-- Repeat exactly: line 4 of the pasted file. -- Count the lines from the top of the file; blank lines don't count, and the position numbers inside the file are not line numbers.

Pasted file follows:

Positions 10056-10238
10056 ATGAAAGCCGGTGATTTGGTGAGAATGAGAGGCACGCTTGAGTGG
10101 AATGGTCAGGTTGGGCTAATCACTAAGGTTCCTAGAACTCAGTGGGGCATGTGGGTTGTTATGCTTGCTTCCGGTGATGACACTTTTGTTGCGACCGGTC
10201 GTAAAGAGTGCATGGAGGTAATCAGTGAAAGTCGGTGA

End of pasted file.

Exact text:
10201 GTAAAGAGTGCATGGAGGTAATCAGTGAAAGTCGGTGA